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Apple Inc. (NASDAQ:AAPL) is set to start taking advantage of the booming internet film and TV streaming industry – an industry that is blowing the traditional film rental services clear out of the water.

Apple’s current ventures into this market include a set-top box that can be plugged into most televisions.  This device, available at a retail price of around $99, allows users to stream films from up and coming movie provider Netflix, Inc. (NASDAQ:NFLX) and TV programmes from the MLB channel.

Not satisfied with marketing add-ons to other developer’s televisions, Apple began negotiations with EPIX – an online film enterprise funded by three movie studios, earlier this year.  The proposed deal would allow apple to stream thousands of movies from the EPIX catalogue directly to its mobile devices and set-top boxes – and, more excitingly; to a rumoured Apple TV.

Following the death of Steve Jobs last year, Apple’s new CEO Tim Cook is a man with a mission; and is under a lot of pressure to prove that he is able to continue the visionary tradition lain down by Apple’s founder.

The new Apple TV – very much Cook’s brain child – is rumoured for release in early 2013.  It could be just what the new Apple front man needs to secure his reputation as worthy leader of the world’s most innovative informative technology firm.

However, a TV is surely only as good as its content; and this is where there may be some fingernail biting going on in Apple’s boardroom.

Netflix defends its film monopoly

Netflix, the reigning kings of internet film streaming, have been petulant about what Apple can currently stream to its devices and what it cannot.  For the last year, Apple has been blocked from streaming much of the breaking Hollywood content Netflix procures from EPIX.

It is no surprise that a frustrated Apple has decided to cut out the Netflix “monkey” and go directly to the EPIX “organ grinder”.  Despite talks between Apple and EPIX being in a very preliminary stage, Netflix may yet attempt to throw a spanner in the works.  And who can blame them?  Netflix pays dearly for its exclusive rights to film hot Hollywood content to its 23 million American subscribers – in excess of $200 million per year.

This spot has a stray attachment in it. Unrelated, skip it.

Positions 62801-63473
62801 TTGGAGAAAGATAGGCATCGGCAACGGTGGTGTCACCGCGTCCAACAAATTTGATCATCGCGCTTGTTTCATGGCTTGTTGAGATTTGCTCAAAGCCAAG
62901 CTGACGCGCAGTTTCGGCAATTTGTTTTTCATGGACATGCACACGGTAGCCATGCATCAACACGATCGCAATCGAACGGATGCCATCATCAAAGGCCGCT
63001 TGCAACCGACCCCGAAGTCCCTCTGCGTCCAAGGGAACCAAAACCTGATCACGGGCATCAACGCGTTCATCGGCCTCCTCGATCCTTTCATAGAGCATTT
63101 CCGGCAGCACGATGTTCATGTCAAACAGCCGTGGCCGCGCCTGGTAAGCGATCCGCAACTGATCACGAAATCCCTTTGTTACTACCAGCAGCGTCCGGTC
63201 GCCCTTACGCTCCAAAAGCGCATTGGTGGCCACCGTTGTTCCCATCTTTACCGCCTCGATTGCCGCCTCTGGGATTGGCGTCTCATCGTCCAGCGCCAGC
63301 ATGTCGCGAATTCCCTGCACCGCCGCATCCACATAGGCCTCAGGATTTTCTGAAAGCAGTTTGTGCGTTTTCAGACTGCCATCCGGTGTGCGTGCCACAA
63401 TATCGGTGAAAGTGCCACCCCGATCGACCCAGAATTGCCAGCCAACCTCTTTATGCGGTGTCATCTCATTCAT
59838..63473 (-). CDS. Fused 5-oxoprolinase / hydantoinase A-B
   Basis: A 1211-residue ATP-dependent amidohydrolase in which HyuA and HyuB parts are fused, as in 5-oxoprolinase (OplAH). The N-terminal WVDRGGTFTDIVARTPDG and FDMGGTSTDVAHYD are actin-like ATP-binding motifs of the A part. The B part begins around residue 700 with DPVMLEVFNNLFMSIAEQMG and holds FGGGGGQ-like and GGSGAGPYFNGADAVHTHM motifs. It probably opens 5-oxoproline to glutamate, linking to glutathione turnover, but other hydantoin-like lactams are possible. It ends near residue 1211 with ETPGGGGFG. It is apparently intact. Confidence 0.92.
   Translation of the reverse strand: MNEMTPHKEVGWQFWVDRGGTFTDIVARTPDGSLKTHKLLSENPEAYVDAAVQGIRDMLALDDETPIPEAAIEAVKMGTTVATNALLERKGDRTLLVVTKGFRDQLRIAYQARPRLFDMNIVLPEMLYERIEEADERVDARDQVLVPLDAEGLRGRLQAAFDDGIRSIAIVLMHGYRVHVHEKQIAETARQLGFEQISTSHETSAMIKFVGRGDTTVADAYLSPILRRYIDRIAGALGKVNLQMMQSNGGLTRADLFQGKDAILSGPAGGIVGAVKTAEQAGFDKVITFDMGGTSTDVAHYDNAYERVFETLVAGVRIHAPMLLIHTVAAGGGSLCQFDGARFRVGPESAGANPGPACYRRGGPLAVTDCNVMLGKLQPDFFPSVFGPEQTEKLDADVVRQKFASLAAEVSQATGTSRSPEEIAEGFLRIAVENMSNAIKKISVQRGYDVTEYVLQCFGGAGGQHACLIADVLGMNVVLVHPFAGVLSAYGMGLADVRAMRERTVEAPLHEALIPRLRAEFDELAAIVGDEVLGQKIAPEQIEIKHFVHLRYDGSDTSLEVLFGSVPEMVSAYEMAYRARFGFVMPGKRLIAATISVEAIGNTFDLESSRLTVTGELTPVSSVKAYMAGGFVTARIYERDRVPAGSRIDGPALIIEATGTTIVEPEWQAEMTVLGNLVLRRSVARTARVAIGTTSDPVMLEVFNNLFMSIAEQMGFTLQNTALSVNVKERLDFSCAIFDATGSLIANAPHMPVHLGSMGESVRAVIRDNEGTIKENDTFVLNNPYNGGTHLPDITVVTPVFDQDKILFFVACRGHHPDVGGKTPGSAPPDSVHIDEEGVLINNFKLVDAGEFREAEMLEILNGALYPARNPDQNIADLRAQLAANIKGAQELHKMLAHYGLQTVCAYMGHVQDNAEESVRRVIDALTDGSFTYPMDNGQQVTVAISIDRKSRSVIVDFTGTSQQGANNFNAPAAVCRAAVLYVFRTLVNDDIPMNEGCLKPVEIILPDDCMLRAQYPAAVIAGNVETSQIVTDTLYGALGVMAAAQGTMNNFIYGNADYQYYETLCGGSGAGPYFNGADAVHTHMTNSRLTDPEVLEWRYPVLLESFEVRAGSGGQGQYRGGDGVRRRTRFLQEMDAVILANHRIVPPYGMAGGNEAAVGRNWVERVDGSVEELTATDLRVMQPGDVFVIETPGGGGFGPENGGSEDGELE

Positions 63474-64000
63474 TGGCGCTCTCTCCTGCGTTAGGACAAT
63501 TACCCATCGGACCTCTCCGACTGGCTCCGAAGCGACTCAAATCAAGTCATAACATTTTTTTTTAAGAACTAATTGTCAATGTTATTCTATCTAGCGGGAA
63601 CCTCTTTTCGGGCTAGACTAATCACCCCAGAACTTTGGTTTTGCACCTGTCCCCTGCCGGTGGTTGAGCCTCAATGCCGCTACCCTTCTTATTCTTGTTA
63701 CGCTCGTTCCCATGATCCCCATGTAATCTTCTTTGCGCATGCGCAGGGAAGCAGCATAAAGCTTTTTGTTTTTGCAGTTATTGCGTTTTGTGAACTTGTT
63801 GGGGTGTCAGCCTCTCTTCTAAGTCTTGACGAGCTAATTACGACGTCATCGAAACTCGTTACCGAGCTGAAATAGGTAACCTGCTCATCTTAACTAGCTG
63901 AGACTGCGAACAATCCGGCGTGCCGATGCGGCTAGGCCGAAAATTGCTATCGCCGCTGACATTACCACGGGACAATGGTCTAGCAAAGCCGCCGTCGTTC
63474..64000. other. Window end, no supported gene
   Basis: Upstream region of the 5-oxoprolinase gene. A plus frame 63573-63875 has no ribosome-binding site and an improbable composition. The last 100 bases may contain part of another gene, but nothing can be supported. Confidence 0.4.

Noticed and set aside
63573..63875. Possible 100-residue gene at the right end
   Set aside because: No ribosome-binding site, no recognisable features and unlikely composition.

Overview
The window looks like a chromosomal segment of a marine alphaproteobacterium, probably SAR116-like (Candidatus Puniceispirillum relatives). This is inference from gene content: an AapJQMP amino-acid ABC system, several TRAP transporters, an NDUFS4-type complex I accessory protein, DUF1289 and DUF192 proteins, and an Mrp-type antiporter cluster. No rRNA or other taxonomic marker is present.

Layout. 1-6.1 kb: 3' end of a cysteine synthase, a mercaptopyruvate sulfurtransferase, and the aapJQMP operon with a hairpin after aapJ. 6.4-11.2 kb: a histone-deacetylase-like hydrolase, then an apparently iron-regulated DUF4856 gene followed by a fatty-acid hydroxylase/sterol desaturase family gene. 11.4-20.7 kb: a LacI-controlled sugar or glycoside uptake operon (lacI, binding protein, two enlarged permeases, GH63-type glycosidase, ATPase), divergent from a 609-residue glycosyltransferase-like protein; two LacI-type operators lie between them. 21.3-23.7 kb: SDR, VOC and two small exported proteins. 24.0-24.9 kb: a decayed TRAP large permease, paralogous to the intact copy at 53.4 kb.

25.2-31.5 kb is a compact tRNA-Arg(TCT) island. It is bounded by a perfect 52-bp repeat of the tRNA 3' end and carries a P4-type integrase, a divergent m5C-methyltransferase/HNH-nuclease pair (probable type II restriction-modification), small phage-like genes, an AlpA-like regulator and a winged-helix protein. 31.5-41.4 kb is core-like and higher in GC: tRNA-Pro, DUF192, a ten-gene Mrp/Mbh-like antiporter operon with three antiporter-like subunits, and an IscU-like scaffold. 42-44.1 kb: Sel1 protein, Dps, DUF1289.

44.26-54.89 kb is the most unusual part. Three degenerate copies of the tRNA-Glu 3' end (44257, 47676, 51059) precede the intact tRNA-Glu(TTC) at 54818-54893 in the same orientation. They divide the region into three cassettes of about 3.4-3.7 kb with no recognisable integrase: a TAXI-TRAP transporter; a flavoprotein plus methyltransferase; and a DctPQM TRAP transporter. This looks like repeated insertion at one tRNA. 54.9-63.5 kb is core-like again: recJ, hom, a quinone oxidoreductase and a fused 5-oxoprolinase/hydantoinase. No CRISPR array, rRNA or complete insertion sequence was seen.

With Netflix’ current deal with EPIX expiring in September this year, Apple are waiting in the wings to strike their own bargain.  No one doubts both that Apple has the cash, prestige and reputation to secure a favourable partnership with EPIX; or that Netflix will relinquish its online film monopoly without a fight.  Netflix is not a small player, and will have deep pockets from which to grease EPIX’ palms if necessary.

The outcome is by no means certain.  Not everyone is overjoyed at Apple’s meteoric rise to prominence.  In 2012 a direct approach by apple to a number of Hollywood film distributors for rights to stream online content was rejected.

One thing is beyond doubt – whatever the outcome of the wrangling between Apple and Netflix, EPIX are going to come out as the silent victors.